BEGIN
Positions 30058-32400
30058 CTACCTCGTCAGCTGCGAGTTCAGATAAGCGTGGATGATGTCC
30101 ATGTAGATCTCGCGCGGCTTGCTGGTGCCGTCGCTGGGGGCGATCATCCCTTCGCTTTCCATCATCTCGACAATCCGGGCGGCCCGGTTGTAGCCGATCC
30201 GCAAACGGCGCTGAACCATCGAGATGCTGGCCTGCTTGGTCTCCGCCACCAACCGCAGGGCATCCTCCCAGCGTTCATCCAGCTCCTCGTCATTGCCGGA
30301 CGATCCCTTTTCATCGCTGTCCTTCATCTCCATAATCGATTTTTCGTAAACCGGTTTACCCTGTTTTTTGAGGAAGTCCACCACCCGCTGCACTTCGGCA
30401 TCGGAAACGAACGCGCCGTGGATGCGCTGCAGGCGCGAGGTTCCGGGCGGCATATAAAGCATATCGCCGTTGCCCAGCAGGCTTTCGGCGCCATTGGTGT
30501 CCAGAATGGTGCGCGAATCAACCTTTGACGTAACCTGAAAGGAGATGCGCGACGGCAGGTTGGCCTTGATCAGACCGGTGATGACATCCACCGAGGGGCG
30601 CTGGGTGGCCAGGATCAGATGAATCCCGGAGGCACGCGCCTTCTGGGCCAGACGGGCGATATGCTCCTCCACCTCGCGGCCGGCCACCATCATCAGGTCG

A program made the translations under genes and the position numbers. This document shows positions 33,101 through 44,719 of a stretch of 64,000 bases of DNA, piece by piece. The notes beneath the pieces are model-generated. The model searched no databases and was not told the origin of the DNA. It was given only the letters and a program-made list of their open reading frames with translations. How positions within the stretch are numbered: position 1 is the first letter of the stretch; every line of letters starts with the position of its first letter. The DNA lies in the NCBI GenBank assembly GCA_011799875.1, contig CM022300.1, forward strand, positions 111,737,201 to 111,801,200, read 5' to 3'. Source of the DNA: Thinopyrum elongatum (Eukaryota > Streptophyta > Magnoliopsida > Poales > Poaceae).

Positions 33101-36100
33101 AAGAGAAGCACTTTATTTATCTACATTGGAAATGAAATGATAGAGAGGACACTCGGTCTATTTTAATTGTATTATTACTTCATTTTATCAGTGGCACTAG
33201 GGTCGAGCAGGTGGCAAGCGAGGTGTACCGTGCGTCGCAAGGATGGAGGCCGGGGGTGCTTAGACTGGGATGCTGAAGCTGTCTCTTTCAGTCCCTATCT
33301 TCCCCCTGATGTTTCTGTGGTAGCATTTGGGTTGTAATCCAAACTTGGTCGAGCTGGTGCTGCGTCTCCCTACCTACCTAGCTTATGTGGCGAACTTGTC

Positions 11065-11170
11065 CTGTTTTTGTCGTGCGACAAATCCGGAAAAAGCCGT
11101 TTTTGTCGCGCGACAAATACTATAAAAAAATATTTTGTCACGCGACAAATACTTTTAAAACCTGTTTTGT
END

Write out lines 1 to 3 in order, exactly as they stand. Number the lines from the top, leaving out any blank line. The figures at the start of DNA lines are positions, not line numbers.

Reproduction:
Positions 30058-32400
30058 CTACCTCGTCAGCTGCGAGTTCAGATAAGCGTGGATGATGTCC
30101 ATGTAGATCTCGCGCGGCTTGCTGGTGCCGTCGCTGGGGGCGATCATCCCTTCGCTTTCCATCATCTCGACAATCCGGGCGGCCCGGTTGTAGCCGATCC